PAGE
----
Although the basic knowledge of most pharmacists was adequate, based on the responses to the questionnaire, there seems to be a lack of knowledge in several areas, which may hamper pharmacists in improving the quality of care when giving advice to physicians and preventing or correcting mistakes if necessary. If education is improved, a more active role of the pharmacist may improve the quality of end-of-life pharmacotherapy.
Opioids; Pain management; Pharmacists; Knowledge; Education; Multidisciplinary cooperation
In the last decades, the provision of pharmaceutical care by community pharmacists has developed in OECD countries. These developments involved significant changes in professional practices and organization of primary care. In France, they have recently been encouraged by a new legal framework and favored by an increasing demand for health care (increase in the number of patients with chronic diseases) and reductions in services being offered (reduction in the number of general practitioners and huge regional disparities).
Objectives: This study aimed to investigate final-year pharmacy students' opinions on 1/expanding the scope of pharmacists' practices and 2/the potential barriers for the implementation of pharmaceutical care. We discussed these in the light of the experiences of pharmacists in Quebec, and other countries in Europe (United Kingdom and the Netherlands).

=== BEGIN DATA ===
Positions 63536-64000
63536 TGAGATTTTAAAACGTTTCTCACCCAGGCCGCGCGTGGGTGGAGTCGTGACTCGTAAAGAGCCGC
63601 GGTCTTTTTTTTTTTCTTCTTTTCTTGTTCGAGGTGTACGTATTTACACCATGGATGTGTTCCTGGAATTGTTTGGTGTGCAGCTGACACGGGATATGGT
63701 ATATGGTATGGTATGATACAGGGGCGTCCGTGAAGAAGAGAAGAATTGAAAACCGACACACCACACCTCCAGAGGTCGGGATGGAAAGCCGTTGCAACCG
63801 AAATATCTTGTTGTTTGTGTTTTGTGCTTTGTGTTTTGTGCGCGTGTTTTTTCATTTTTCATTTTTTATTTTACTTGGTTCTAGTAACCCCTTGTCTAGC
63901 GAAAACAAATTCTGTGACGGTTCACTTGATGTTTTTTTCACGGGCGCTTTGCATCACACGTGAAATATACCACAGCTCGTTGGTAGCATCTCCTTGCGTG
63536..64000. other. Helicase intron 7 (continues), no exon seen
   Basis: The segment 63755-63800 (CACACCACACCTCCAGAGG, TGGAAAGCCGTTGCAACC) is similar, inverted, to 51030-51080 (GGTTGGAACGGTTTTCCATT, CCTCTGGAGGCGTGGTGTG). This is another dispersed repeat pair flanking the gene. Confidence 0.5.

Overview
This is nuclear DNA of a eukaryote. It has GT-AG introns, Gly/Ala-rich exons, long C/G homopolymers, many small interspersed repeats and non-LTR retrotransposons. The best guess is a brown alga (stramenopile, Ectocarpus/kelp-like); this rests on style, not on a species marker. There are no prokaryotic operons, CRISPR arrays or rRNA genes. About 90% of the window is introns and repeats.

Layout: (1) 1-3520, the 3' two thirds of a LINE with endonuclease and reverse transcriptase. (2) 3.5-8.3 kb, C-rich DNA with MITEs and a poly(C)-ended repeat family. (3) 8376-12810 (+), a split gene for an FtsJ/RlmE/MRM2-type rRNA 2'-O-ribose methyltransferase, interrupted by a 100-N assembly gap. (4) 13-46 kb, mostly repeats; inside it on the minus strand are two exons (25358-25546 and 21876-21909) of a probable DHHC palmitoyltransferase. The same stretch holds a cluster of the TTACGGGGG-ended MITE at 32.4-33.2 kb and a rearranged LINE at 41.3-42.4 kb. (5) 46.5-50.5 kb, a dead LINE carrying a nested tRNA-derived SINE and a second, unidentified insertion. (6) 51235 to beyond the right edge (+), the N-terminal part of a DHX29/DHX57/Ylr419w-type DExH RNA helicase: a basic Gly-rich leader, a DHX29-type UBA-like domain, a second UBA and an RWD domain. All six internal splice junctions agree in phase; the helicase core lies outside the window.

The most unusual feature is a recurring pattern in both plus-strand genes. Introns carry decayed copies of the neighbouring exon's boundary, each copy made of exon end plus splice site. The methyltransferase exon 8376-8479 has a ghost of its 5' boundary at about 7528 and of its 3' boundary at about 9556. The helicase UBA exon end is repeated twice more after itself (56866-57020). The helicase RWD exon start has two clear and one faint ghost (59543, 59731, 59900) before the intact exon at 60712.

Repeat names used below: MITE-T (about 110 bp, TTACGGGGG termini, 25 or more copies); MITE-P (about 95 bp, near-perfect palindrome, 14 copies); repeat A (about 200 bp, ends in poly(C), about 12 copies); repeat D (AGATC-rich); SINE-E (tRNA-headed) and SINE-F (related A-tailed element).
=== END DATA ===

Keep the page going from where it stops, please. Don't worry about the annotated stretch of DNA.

All final-year students in pharmaceutical studies, preparing to become community pharmacists, at the University Paris-Descartes in Paris during 2010 (n = 146) were recruited. All of them were interviewed by means of a questionnaire describing nine "professional" practices by pharmacists, arranged in four dimensions: (1) screening and chronic disease management, (2) medication surveillance, (3) pharmacy-prescribed medication and (4) participation in health care networks. Respondents were asked (1) how positively they view the extension of their current practices, using a 5 point Likert scale and (2) their perception of potential professional, technical, organizational and/or financial obstacles to developing these practices.
143 (97.9%) students completed the questionnaire. Most of practices studied received a greater than 80% approval rating, although only a third of respondents were in favor of the sales of over-the-counter (OTC) drugs. The most significant perceived barriers were working time, remuneration and organizational problems, specifically the need to create a physical location for consultations to respect patients' privacy within a pharmacy.
Despite remaining barriers to cross, this study showed that future French pharmacists were keen to develop their role in patient care, beyond the traditional role of dispensing. However, the willingness of doctors and patients to consent should be investigated and also rigorous studies to support or refute the positive impact of pharmaceutical care on the quality of care should be carried out.
Objective. To assess the health-related quality of life (HRQoL) of student pharmacists and explore factors related to HRQoL outcomes of student pharmacists in a doctor of pharmacy (PharmD) program at a public university.